Forum for Science, Industry and Business

Sponsored by:     3M 
Search our Site:

 

The Regulation of Negative Emotions: Impact on Brain Activity

18.03.2008
Emotions play an important role in the lives of humans, and influence our behavior, thoughts, decisions, and interactions.

The ability to regulate emotions is essential to both mental and physical well-being. “Conversely, difficulties with emotion regulation have been postulated as a core mechanism underlying mood and anxiety disorders,” according to the authors of a new study published in Biological Psychiatry.

Thus, these researchers set out to further expand our understanding of the differential effects of emotion regulation strategies on the human brain.

Goldin and colleagues chose to compare two specific regulation strategies – cognitive reappraisal and expressive suppression – in the context of negative emotions. Dr. Philippe R. Goldin describes these approaches: Reappraisal is a “cognitive strategy that alters the meaning of a potentially upsetting situation [and has] been associated with decreased levels of negative emotion and increased well-being,” whereas suppression is a “behavioral strategy that involves inhibiting ongoing emotion-expressive behavior [and has] been associated with increased physiological responding and decreased well-being.” This suggests that cognitive regulation, such as reappraisal, may be more effective because it impacts the emotion-generative process earlier than a behavioral strategy, like suppression.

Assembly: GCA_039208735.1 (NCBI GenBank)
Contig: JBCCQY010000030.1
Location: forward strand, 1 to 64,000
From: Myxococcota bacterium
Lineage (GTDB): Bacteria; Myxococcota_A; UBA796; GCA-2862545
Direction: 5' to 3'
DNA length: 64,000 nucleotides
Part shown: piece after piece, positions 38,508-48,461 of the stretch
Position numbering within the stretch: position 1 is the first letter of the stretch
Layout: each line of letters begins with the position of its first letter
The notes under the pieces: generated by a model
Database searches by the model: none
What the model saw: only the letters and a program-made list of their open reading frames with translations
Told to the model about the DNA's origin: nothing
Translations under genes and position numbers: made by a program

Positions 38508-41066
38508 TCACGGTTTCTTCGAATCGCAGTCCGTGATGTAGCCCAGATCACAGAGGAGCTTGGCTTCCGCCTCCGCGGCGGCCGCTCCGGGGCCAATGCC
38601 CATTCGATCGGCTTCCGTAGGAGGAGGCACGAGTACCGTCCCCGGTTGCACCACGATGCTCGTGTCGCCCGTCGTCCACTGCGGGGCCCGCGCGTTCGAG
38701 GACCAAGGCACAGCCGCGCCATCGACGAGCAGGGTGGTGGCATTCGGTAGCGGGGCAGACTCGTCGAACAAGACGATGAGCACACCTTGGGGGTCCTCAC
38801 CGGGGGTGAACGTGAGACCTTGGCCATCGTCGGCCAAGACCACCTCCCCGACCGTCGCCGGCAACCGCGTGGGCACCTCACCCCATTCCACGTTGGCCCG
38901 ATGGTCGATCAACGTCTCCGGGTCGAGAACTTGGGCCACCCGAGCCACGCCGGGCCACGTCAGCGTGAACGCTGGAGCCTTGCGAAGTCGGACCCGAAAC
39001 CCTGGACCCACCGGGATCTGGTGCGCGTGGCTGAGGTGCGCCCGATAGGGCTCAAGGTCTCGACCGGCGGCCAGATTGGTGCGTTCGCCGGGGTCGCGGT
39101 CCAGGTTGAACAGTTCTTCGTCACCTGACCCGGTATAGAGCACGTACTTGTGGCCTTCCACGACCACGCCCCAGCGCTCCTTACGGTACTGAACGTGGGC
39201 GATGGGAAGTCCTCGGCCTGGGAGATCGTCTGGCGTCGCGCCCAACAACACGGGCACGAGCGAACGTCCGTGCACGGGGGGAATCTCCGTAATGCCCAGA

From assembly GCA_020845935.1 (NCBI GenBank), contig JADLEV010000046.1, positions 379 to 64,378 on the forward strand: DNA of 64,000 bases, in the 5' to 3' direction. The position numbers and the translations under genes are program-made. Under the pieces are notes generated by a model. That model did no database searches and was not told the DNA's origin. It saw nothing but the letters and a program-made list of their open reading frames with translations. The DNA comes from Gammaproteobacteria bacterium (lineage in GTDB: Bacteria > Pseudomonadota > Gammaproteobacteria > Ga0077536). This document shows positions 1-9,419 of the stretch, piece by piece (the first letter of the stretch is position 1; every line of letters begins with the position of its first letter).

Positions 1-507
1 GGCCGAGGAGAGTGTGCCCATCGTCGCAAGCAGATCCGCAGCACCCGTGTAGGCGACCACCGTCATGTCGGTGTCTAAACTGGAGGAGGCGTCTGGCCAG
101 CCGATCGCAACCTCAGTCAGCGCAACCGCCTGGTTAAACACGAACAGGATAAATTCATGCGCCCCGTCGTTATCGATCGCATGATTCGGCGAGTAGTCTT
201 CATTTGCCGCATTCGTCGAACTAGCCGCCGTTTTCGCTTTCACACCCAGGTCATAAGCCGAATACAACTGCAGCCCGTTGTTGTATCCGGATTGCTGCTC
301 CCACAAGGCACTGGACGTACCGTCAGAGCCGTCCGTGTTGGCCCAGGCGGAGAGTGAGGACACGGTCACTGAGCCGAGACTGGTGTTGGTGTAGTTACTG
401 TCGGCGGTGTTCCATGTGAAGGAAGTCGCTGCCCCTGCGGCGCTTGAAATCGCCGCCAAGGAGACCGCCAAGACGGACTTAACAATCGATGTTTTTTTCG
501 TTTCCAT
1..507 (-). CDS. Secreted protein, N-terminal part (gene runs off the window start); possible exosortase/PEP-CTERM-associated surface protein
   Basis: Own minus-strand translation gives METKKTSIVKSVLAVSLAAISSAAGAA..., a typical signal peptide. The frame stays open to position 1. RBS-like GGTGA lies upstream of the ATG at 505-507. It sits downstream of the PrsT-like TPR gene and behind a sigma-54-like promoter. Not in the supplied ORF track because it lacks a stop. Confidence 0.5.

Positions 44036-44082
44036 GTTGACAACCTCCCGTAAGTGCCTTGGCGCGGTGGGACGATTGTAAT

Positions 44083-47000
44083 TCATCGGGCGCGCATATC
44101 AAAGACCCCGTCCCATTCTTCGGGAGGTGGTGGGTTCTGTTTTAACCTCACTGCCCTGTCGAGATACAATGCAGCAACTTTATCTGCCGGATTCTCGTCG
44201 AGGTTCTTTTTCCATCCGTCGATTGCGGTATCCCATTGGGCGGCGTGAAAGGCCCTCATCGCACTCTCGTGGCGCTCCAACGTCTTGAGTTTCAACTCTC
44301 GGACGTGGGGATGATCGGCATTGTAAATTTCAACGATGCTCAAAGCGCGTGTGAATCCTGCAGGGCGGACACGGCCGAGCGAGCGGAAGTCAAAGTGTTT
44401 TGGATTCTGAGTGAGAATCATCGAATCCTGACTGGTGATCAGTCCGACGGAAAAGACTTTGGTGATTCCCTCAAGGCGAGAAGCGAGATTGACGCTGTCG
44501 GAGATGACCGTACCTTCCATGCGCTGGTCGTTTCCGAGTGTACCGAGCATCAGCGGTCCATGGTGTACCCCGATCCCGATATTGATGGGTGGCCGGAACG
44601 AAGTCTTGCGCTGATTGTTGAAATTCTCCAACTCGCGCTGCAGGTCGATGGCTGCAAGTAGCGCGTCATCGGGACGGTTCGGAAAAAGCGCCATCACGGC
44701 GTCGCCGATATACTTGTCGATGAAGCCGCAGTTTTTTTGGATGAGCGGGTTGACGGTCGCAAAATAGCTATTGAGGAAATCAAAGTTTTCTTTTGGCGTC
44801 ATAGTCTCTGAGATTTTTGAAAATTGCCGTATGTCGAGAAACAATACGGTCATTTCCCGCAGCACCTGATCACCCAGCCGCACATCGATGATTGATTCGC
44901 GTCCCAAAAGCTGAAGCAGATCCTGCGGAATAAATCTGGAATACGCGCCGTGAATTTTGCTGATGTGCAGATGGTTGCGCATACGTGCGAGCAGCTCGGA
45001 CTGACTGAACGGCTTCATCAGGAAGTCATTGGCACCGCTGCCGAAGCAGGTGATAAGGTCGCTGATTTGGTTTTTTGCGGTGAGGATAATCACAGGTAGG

To examine the differences in these processes, the researchers recruited healthy women volunteers who viewed short video clips of either neutral or negative (disgusting) stimuli and who were instructed to implement the differing emotion regulation strategies. While doing so, the women provided emotion experience ratings and their facial expressions were videotaped. In addition, their brain activity was measured with functional magnetic resonance imaging, which allowed the authors to compare which areas of the brain were activated under each condition.

The authors found that, while reappraisal reduced negative emotion experience and suppression reduced disgust facial expressions, they markedly differed in their impact on brain activity. Reappraisal resulted in rapid cognitive regulation-related prefrontal cortical activation and subsequent reduction of activation in two brain regions implicated in emotional experience, the amygdala and insula. In contrast, suppression resulted in a delayed component of prefrontal cortex activation related to volitional motor inhibition, but increased the activity of the amygdala and insula.

John H. Krystal, M.D., Editor of Biological Psychiatry and affiliated with both Yale University School of Medicine and the VA Connecticut Healthcare System, comments on the interest of these findings: “These data support the belief that response suppression ‘covers up’ stress response, so that people who use this approach remain in a state of heightened vulnerability to negative emotion, while reappraisal may be a more successful coping strategy.” Dr. Goldin adds, “This finding suggests that the efficacy of different emotion regulation strategies may be related to when they interrupt the emotion generative process. This sets the stage for understanding how to develop more effective forms of emotion regulation.”

Jayne Dawkins | alfa
Further information:
http://www.elsevier.com/